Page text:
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Greek-American Student Confirmed Dead in Miami Building Collapse

SURFSIDE, FL – Andreas Giannitsopoulos, a 21-year-old Greek-American student, is among the confirmed dead in the wreckage of the 12-storey apartment building in Miami which collapsed on June 24, NBC News reported on June 30 when the authorities made the confirmation.

Andreas Giannitsopoulos was reportedly on the 8th floor of the apartment building during the collapse, visiting his godfather, NBC News reported. Even more tragic is the fact that he was not a permanent resident of the apartment building or Florida in general, but a man who was in the wrong place at the wrong time, as he had gone there to visit a friend and spend some carefree days in the Sunshine State.

Kostas Giannitsopoulos, 55, of Sugar Land, TX, knew his son Andreas, a student and athlete at Vanderbilt University, was in the Miami condominium high rise that collapsed, among the nearly 150 initially reported missing. Following the collapse, he told The Wall Street Journal that he was anxious "for his two best friends, including his son,” holding out that his son and his godfather with whom he was staying had survived.

“My son was the strongest person I know and the best part of my day. We had such plans for his future,” said his mother, Tina Giannitsopoulos, in tears on Wednesday after authorities confirmed they had found her son, NBC News reported.

“She, other family members and friends were staying at a rental complex outside Miami while they waited to hear whether he had been found. Giannitsopoulos was majoring in economics, had three minors and completed a finance accounting internship with Giorgetti in 2019, according to his LinkedIn profile,” NBC News reported.

“He was on the track team at Vanderbilt, said his friends who traveled to Florida after learning he might be trapped in the fallen 12-story building,” NBC News reported.

“He was a great competitor, always laughing and smiling and he was a great team leader,” Joseph Malouf, Giannitsopoulos’ former track coach at St. Thomas High School in Houston, told NBC News.

The young man's grandfather, also named Andreas Giannitsopoulos, a member of the Greek community in the Texas area and the Church of the Annunciation, spoke to the Greek channel ANT-1 noting that he learned afterwards that his grandson was among the missing, adding that he planned to visit Greece for the first time, together with his sister, next summer.

"My son, Kostas, hid it from me until today because I was going to have an operation on Monday. Today, however, he told me the truth. My grandson went to Miami for a vacation…. He is an excellent student with a scholarship and an incredible athlete, a perfect character,” he said before his grandson was found.

Relatives of the young Andreas Giannitsopoulos had expressed their anxiety on social media, posting on Facebook for everyone to pray that the 21-year-old was found safe and returned home. They also “got through the tense days before his death was confirmed by trading stories and jokes about him, friends said,” NBC News reported, adding that “earlier this week, they all went to a spot near the collapsed building site and ‘screamed out his name.’”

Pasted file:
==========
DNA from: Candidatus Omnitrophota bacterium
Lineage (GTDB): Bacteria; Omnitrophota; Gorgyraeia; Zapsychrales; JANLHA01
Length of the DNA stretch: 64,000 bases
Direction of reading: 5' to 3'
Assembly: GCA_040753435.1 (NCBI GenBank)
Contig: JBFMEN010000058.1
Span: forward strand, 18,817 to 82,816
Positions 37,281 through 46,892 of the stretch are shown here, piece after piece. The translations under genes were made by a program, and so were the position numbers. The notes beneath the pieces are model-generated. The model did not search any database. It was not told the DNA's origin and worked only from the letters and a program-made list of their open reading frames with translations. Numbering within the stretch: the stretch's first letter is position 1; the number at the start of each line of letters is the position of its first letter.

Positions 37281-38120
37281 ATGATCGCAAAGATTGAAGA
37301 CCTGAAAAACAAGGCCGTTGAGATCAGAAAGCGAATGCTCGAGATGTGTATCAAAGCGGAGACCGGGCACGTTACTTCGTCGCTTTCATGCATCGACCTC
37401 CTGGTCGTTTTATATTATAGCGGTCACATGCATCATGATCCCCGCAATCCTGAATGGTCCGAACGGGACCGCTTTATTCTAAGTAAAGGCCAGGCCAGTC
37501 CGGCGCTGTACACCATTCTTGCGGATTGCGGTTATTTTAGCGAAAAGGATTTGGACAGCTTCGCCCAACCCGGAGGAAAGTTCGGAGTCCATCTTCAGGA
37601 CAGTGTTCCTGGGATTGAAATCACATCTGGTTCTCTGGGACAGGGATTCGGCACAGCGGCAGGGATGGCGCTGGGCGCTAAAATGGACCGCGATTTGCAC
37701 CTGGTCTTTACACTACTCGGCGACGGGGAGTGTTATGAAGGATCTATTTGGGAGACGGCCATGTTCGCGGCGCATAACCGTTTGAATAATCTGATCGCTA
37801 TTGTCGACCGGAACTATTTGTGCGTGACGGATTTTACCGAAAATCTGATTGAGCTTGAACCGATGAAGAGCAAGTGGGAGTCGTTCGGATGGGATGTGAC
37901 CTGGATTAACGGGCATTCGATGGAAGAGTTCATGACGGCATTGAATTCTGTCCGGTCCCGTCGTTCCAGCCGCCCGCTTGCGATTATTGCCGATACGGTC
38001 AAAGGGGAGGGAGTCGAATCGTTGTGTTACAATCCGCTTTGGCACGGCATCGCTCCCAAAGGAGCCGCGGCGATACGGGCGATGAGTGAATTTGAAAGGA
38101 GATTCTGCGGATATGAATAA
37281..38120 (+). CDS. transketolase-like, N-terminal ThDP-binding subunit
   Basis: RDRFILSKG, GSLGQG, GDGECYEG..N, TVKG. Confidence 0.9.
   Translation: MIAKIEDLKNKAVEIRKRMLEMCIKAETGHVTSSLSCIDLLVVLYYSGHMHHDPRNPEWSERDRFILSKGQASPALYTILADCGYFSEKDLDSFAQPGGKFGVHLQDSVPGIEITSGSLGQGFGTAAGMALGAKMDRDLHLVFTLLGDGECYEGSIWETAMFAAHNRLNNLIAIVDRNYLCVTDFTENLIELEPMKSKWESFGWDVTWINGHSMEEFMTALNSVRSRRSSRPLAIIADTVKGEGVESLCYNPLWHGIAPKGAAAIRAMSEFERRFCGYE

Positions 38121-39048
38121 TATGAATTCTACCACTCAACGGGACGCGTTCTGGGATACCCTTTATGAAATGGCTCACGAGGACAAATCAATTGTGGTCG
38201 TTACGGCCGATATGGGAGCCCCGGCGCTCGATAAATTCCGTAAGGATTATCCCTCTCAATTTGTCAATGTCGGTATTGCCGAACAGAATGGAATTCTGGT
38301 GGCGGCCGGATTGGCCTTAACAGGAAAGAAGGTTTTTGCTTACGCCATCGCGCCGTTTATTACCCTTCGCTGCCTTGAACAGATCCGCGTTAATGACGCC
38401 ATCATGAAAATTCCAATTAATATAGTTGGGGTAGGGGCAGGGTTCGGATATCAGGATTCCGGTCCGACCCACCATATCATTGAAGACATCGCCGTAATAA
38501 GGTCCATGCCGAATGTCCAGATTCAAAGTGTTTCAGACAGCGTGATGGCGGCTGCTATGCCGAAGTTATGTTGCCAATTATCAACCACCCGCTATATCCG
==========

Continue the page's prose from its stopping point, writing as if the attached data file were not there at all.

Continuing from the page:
“I have a pretty loud voice, if he was in there, he heard me,” Malouf told NBC News.

It was then, however, that family and friends were informed that authorities had found Giannitsopoulos, NBC News reported, noting that before his mother “went to meet with detectives, she belted out a loud cry,” and “it took a few minutes for her to regain her composure,” NBC News reported.

“I’m so proud of you Andreas, thanks for being the best boy in the world, I know everybody says that, but he was truly gold,” the grieving mother said, NBC News reported.

Τhe family roots are from Xanthi in northern Greece.

The Greek Ministry of Foreign Affairs released a statement on Twitter following the collapse: “We express sincere condolences to the families of those who lost their lives following the collapse of the building in #Florida. Our thoughts are with the injured and all affected & with the rescue crews. Our full solidarity & support to the American people & #US govt.”

As more human remains emerged Wednesday from the rubble of the collapsed Florida condo tower, the dead this time included the first children, ages 4 and 10, a loss that the Miami-Dade mayor called “too great to bear.”

Mayor Daniella Levine Cava made the announcement nearly a week after the Florida building came crashing down. After some preliminary remarks at a media briefing, she took a deep breath to gather herself and stared down at her notes. She spoke haltingly and said the disclosure came with “great sorrow, real pain.”

“So any loss of life, especially given the unexpected, unprecedented nature of this event, is a tragedy," she said. But the loss of children was an even heavier burden.

Miami-Dade police later identified the children as 10-year-old Lucia Guara and 4-year-old Emma Guara. The remains of their father, Marcus Guara, 52, were pulled from the rubble Saturday and identified Monday. The girls and their mother, Anaely Rodriguez, 42, were recovered Wednesday.

Search crews going through the ruins found the remains of a total of six people Wednesday, bringing the number of confirmed dead to 18. It was the highest one-day toll since the building collapsed last Thursday into a heap of broken concrete. The number of residents unaccounted for stands at 145.

Rescue crews and relatives of those still missing are scheduled to meet with President Joe Biden Thursday, in a visit many are hoping will provide some measure of comfort to a devastated community.

Material from the Associated Press was used in this report.

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